Neil Simon wrote this updated version of his 1972 Broadway play about a film agent's efforts to recombine the once famous comedy pair Lewis and Clark, played by Woody Allen and Peter Falk. Written by
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The original Broadway production of "The Sunshine Boys" by Neil Simon opened at the Broadhurst Theater in New York on December 20, 1972, ran for 538 performances and was nominated for the 1973 Tony Award (New York City) for the Best Play. See more »
The Sunshine Boys always struck me as a lesser Neil Simon comedy, amusing and likable but neither as funny nor as insightful as his best work. The original movie worked mainly because of a terrific cast. But this less well-cast and less well-directed TV remake exhibits all the flaws and none of the strengths of Simon's light work.
There are so many problems with this movie. Falk and Allen are too mismatched, with Falk overplaying to the point of annoyance and Woody underplaying to the point of putting me to sleep. They are both talented people, but they exhibit zero chemistry, and thus make no sense as an ex comedy duo. Walter Matthau and George Burns hated each other, but they also riffed off of each other. Falk and Allen feel not like people who worked together for decades but like people who met a week ago.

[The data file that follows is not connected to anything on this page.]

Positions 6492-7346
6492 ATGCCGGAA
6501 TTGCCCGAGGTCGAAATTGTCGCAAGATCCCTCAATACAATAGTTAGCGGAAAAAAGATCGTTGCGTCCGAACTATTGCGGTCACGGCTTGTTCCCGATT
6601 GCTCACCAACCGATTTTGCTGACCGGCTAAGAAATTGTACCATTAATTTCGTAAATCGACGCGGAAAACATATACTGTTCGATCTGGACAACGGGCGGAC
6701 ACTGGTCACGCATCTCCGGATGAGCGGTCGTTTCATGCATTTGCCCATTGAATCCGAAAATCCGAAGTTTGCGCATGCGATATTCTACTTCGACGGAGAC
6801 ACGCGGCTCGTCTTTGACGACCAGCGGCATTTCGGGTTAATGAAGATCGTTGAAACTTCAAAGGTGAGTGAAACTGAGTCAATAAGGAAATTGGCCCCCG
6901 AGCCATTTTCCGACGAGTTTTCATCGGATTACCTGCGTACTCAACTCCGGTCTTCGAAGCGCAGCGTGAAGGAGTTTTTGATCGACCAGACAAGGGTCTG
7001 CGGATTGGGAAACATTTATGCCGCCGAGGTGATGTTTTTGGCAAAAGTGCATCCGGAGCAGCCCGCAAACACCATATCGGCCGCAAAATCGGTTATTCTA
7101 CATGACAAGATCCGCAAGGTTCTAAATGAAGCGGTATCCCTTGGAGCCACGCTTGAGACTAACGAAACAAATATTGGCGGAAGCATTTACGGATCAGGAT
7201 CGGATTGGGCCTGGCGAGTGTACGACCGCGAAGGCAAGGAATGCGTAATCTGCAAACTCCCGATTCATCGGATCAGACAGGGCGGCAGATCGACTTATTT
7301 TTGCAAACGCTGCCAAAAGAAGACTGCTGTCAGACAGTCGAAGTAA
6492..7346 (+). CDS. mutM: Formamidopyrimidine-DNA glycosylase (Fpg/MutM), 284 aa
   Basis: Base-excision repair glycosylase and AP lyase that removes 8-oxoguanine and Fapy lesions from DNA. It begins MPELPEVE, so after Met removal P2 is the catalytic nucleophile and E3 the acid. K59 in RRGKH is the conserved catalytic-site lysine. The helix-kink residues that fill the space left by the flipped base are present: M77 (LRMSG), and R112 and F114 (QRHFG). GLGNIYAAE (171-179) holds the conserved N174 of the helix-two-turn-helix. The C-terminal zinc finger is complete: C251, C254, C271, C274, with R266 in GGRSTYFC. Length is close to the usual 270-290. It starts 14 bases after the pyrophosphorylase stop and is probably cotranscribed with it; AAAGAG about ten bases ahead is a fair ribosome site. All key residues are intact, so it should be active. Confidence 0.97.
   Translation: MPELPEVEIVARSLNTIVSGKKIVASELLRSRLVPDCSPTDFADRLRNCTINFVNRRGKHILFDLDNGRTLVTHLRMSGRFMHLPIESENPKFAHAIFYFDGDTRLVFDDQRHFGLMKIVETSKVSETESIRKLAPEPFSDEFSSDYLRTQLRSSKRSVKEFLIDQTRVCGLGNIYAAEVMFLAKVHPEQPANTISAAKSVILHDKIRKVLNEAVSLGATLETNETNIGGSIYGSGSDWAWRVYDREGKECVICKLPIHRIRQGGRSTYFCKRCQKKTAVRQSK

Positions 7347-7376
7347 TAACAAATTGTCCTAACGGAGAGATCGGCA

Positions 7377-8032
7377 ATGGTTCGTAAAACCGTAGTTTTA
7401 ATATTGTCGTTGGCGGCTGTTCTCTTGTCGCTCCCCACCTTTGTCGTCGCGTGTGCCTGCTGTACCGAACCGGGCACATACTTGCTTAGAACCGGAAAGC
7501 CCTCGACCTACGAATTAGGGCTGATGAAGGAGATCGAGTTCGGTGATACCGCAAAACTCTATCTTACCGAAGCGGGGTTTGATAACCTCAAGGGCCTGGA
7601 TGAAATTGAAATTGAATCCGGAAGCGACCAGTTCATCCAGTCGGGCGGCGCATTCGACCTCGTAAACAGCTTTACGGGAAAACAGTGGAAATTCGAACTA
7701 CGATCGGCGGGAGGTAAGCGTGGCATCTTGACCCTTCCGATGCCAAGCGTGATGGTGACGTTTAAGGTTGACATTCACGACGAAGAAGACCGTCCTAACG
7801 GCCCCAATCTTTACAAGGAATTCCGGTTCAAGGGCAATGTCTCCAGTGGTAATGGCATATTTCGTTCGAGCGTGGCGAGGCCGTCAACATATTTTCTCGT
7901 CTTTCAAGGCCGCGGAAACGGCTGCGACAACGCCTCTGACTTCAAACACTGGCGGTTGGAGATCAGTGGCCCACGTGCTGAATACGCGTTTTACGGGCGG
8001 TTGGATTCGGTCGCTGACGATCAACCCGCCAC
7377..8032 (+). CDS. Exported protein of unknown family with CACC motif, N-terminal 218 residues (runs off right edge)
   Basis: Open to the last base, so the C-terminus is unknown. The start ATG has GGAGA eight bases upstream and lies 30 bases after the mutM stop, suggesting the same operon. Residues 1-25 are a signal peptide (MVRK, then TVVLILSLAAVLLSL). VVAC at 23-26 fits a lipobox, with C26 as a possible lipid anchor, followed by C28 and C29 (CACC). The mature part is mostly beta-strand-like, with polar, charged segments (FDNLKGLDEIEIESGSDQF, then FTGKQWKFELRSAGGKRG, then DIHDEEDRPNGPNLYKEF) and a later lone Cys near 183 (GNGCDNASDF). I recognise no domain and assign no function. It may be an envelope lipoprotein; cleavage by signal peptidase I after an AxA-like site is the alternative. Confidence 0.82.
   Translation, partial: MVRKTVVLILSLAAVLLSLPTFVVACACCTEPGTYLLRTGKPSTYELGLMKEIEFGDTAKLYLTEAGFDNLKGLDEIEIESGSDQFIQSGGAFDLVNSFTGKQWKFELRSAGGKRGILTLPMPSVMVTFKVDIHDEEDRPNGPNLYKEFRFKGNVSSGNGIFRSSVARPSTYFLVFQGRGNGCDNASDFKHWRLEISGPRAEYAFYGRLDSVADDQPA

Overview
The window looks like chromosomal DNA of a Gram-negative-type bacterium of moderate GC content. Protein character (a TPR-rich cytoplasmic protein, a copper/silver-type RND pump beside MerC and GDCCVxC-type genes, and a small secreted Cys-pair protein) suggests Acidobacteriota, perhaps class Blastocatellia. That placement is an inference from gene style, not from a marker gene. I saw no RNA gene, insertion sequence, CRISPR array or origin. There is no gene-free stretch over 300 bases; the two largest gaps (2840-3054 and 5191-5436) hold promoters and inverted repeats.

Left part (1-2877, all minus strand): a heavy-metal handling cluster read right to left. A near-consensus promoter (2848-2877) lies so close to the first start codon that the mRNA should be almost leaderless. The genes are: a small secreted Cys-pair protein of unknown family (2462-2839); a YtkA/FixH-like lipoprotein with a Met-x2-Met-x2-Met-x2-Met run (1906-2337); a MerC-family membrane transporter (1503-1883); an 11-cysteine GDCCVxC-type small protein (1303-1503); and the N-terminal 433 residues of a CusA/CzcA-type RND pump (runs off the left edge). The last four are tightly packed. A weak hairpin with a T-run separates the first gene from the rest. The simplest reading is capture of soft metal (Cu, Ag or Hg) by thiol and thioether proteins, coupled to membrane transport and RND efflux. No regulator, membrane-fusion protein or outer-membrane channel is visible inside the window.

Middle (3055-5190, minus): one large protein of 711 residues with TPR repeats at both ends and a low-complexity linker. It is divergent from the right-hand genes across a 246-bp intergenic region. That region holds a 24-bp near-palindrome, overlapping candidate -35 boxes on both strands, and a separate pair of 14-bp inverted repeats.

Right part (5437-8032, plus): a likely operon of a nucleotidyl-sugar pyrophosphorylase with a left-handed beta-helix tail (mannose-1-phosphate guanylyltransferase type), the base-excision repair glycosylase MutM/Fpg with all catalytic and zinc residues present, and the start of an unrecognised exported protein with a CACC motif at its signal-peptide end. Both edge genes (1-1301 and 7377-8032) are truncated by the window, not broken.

Sarah Jessica Parker isn't especially bad as Falk's niece/agent, but without the nervous energy of Richard Benjamin, her part just lays there, and she feels wildly unnecessary.
While many people here complain of Simon's rewrites, the truth is, the jokes from the first movie are mainly intact, and it's not Simon's fault that most of them fall flat the second time around. It is the listless direction and mismatched performances that sink this movie.
With the right cast, this movie could still work. But what's the point?
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